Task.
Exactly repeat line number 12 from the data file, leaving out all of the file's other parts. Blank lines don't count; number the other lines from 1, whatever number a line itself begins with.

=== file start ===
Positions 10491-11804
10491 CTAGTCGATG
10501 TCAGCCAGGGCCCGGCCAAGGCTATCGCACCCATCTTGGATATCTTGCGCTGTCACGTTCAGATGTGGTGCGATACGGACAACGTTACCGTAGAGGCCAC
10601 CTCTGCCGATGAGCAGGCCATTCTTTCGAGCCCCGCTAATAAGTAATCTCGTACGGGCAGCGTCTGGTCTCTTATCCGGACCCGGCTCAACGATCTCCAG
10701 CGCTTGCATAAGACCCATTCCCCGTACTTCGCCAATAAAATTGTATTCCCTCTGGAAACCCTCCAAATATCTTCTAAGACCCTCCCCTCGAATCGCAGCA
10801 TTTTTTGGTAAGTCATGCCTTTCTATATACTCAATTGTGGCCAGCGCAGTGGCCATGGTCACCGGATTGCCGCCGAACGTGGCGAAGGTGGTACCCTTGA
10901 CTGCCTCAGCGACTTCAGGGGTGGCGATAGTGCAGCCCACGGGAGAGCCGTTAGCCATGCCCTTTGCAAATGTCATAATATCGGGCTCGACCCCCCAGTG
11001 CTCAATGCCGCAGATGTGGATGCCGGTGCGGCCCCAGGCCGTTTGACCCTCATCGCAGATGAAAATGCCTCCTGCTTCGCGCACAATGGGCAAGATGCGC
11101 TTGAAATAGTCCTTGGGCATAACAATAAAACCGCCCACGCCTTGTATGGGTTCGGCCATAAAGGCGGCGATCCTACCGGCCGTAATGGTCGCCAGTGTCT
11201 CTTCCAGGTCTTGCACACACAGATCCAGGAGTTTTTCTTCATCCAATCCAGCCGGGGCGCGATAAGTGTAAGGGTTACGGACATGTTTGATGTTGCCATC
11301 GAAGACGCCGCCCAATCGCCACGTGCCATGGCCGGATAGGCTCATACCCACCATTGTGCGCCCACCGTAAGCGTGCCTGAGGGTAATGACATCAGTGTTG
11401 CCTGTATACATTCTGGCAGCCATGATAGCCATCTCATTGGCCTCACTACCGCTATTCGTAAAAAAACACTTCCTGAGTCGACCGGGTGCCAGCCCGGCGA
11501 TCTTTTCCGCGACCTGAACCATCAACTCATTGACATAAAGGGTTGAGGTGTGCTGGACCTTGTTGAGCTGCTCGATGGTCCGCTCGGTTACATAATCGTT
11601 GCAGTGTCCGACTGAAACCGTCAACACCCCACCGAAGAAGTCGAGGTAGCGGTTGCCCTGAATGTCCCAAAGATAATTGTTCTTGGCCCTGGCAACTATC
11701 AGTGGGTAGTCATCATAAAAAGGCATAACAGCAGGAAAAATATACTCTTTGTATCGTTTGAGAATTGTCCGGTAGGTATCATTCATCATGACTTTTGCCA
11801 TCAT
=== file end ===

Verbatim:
11401 CCTGTATACATTCTGGCAGCCATGATAGCCATCTCATTGGCCTCACTACCGCTATTCGTAAAAAAACACTTCCTGAGTCGACCGGGTGCCAGCCCGGCGA